M. FORD CREECH ANTIQUES & FINE ARTS
THE SEASON of
Whilst the sun's light is gold,
The moon's is 'pure silver'.
It's light to delight
The depths of the night,
The sun's 'best reflection',
Silver is female in nature,
Kin to both 'moon' and the 'soul'
A somewhat holy alloy
Meaning 'angels' and 'joy'
Plus 'purity' and 'protection',
Silver dazzles one's senses.
Breaks away all defenses.
To the touch, like 'romancing'.
To the eyes, Flamenco! dancing,
Can be delicate - or bold,
Both hot and cold hold,
Said some maladies to prevent,
(And also pay rent)!
Be casual, or formal
In times HIGH, or just normal,
Be jet black or bright white -
Simultaneously! - midday, or midnight.
So I'm preachin' to the choir
To those who admire.
But for those not yet smitten,
Hope this silly rhyme written
Will explain our terribly 'irrational' addiction...
TO "FINE SILVER"!
OUR CHRISTMAS SILVER COLLECTION :
May We Begin Chronologically :
A Rare George I Britannia Standard Gadrooned & Crested Tazza, Sarah Holaday, London, 1722
The rather rarely found gadrooned rim and footrim without repairs;
fully marked, and of good gauge Britannia : 9.25" and 12.5 oz.
A George III Provincial Silver 'Quart' Mug, John Langlands I, Newcastle, 1770
Of quite heavy gauge with handle tongue, the handle engraved with initials 'I P'
6.75" High and 19.8 oz.
A George III Vase-Form Silver Argyll, Beaded Rims, Daniel Smith & Robert Sharp, London, 1783
The long distances between Scottish kitchens and dining tables
often allowed gravy (or sauces) to cool excessively.
This inspired the Third Duke of Argyll (c1755) to design a vessel having either a central heating core,
or outer 'jacket' for hot water, also allowing the liquids to come from the base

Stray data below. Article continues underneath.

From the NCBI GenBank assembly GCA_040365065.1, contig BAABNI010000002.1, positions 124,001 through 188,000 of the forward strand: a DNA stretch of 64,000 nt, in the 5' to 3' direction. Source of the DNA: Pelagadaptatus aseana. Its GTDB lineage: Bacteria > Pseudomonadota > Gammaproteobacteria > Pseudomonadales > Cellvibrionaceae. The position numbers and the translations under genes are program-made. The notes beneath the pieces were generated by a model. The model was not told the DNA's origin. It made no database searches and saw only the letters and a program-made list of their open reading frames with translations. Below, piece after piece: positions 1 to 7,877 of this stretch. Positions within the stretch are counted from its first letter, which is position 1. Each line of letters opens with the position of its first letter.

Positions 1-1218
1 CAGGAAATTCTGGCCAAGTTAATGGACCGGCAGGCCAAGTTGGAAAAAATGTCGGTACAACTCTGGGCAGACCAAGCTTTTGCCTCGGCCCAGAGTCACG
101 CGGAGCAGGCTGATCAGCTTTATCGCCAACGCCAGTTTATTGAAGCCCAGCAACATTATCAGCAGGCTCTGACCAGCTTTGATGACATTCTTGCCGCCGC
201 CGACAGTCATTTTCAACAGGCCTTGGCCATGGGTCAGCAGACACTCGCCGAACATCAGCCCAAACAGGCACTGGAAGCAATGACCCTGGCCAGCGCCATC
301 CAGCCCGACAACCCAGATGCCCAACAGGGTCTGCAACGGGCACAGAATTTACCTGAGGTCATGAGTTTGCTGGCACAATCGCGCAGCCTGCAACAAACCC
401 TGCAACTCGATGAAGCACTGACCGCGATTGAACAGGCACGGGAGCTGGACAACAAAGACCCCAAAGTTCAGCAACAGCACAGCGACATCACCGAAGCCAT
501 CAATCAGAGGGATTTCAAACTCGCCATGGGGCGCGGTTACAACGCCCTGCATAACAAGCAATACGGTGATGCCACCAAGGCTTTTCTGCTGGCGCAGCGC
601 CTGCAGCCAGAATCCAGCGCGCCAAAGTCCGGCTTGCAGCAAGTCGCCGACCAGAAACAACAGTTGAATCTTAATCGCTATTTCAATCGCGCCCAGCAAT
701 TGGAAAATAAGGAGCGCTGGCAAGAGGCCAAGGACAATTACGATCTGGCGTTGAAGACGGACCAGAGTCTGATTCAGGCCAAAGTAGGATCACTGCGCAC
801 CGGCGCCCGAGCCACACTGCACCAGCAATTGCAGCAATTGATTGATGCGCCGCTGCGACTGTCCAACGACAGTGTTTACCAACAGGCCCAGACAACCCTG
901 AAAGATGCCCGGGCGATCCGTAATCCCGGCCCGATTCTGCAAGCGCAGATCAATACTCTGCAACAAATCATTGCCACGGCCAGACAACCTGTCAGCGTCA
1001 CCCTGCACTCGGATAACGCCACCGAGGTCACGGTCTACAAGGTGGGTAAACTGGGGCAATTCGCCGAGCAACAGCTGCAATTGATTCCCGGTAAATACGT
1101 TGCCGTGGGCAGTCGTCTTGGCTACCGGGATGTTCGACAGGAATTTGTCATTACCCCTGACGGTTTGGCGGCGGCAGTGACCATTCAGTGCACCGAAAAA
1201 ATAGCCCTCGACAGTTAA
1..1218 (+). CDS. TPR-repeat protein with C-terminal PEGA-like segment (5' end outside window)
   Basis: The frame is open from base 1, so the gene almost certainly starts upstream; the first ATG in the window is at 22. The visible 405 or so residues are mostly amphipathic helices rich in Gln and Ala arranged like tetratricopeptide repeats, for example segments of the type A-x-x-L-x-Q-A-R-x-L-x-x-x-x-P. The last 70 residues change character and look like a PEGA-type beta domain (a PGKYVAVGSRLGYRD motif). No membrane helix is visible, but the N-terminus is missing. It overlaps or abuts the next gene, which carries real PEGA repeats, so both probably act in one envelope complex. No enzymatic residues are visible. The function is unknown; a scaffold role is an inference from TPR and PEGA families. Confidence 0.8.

rather than the often congealed upper surfaces.
The vessel was thereby named after him - known both as 'argyll', and 'argyle'.
7.25" High / 15.7 oz.
A Rare George III Silver Two-Handled Cup, Peter & Jonathan Bateman, London, 1791
One handle tongue engraved W S / 5.5"High and 11.8oz.
Jonathan Bateman, the third son of Hester Bateman, is probably the most collectible of the
Bateman silver makers. Jonathan worked only six months, dying from cancer on April 19, 1791.
A George III Silver Bougie Box, Richard Cooke, London, 1800
Crested for Charles Grey, 1st Earl Grey and Viscount Howick, County of Northumberland
Earl Grey tea, "Earl Grey's Mixture", is assumed named after Charles Grey,
2nd Earl Grey, who served as British Prime Minister in the 1830s. 4" High and 4 oz.
A Very Good George III Silver 2-Part Wine Funnel,
Rebecca Emes & Edward Barnard, London, 1814
Of heavy gauge silver, with reeded rims, floriform piercing and shell tang
6" High and 5.7 oz.
A Fine Pair of George III Silver Strawberry Dishes, Philip Rundell, London, 1819
Of heavy gauge silver, each circular dish having lobed and fluted sides with everted rims
surrounding a plain field centering the marital arms of Brymer and Tugwell, and motto,"VIRTUTE "
9.75" Diameter / 38.1 oz.
Philip Rundell was one of the finest silversmiths in England,
his firm being Royal Goldsmiths from 1797 - 1843, and responsible for the Crown Jewels